Full Title: Baratariana. A Select Collection of Fugitive Political Pieces, Published during the Administration of Lord Townshend in Ireland. The Third Edition, Corrected and Enlarged. Dublin: 1777.
TO HIS EXCELLENCY LORD VISCOUNT TOWNSHEND
Feb. 3, 1770.
Notwithstanding your publick conduct, this nation has obligations to you; and we should be the most ungrateful people on earth if we did not return you thanks, for administering to us the comfort of despising you. We thank you, my lord, that if you have been odious, you have been despicable also; and we acknowledge that of the many thousands you have injured by your conduct, there is not one man, who does not insult you with his compassion, and look down on your person with all the superiority of scorn and indignation. We must have expired under your measures if we had not this secret satisfaction of contemplating your character, and considering the humility of your destiny, that must never aspire to any thing more exalted than hatred, mitigated by derision. Our sense of injury is somewhat appeased, when in Council we behold you in the capacity of a political anarch, presiding over the misrule of your own administration; or when we see you deserting the Council, and at the most important crisis, forsaking the business of the nation for the sports of the field. We pity the intellectual hurricane that has driven you through the discharge of your duty with so much impropriety, and now drives you from the discharge of your duty with so much indeceny; and really, my lord if you were not our chief governour, you are most undoubtedly entitled to a station below our resentment.
We, my lord, who have beheld your predecessors, thought nothing at this time could be new in a Lord Lieutenant, except virtue. Rashness could not astonish a people who had seen the duke of Bedford; weakness could not astonish a people who had seen the duke of Northumberland; and a despicable character ceased to be a novelty, for we had not forgotten lord Herford: but there remained one innovation in politicks, which we had no conception of; a man who had all the defects of these great personages without the allay of their virtues; who was rash, weak, and contemptible, but was not intrepid, splendid, or decent; a man who had not spirit to assert government, and yet was audacious enough to violate the constitution; whose manners were ludicrous, whose person was despised, whose dispostion was vehemence without firmess, and whose conduct was not steady oppression, but rather the tremour of tyranny; such a man could not have been foreseen; but at length the miracle was produced, and this phaenomenon at the Castle appeared in your lordship.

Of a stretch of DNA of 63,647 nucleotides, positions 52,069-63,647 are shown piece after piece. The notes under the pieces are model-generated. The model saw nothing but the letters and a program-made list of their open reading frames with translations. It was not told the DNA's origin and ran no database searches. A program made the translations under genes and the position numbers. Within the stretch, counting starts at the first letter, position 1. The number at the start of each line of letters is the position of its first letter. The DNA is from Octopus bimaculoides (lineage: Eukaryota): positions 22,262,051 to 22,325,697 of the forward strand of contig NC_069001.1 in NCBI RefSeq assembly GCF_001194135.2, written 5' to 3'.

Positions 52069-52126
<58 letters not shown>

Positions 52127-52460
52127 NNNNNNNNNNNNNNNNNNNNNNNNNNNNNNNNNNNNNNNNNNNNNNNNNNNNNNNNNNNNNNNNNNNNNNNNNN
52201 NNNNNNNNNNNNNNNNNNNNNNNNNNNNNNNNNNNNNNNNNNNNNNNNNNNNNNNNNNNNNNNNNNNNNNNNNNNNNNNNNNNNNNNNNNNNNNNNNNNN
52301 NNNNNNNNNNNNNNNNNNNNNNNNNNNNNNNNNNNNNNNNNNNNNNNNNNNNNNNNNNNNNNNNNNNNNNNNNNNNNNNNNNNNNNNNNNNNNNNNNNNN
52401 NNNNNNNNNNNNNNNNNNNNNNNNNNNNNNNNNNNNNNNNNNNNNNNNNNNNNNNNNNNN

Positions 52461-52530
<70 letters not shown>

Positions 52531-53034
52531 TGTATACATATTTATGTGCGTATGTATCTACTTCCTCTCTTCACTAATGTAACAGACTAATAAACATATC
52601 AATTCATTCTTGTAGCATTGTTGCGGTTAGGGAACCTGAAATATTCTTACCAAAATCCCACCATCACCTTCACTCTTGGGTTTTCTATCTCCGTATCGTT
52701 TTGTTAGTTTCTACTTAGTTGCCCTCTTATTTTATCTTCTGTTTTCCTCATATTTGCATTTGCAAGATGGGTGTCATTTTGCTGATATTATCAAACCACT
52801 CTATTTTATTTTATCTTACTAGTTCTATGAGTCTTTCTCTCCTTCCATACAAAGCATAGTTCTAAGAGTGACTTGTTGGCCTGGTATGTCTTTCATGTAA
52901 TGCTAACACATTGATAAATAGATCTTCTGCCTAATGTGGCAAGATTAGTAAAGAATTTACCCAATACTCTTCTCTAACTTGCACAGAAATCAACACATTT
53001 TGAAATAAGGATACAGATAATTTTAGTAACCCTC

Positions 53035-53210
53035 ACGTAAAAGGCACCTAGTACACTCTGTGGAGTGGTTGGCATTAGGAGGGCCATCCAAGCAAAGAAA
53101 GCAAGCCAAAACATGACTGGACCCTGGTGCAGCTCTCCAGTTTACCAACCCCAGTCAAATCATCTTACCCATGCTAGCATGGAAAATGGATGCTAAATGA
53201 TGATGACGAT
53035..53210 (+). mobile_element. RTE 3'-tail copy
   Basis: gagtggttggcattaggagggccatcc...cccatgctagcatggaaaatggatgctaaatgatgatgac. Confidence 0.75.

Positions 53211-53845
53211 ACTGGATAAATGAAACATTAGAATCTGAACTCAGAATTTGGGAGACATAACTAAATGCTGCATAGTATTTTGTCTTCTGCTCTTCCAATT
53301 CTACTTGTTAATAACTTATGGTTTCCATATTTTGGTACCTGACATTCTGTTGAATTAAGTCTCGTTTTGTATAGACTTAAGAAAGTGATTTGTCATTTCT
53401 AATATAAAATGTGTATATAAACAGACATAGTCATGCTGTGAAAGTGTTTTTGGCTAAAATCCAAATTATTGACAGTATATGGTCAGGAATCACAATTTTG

I will suppose the time arrived, when you have departed this kingdom; I will suppose that you have escaped the scoffs, hisses, insults, reproaches, and the thousand other indignities that are probably prepared for your retreat; and that your midnight expediton as been successfull. I will suppose also, that you are honoured with an audience, and address the ear of your sovereign in the following manner.
“The people of Ireland are inclined to opposition; you must check this contagion of British spirit. Their patriotism is faction, and their publick spirit an outrage on majesty, in the person of his representative; no viceroy, for no king can please them. You must supress this restless and seditious people; you must overawe this aspiring spirit into an unscrupulous compliance; and by a steady arrogance, you must maintain in that kingdom the dignity of government, and the rights of the crown of Great-Britain.”
Having surmised what your Excellency will say to your king, I shall now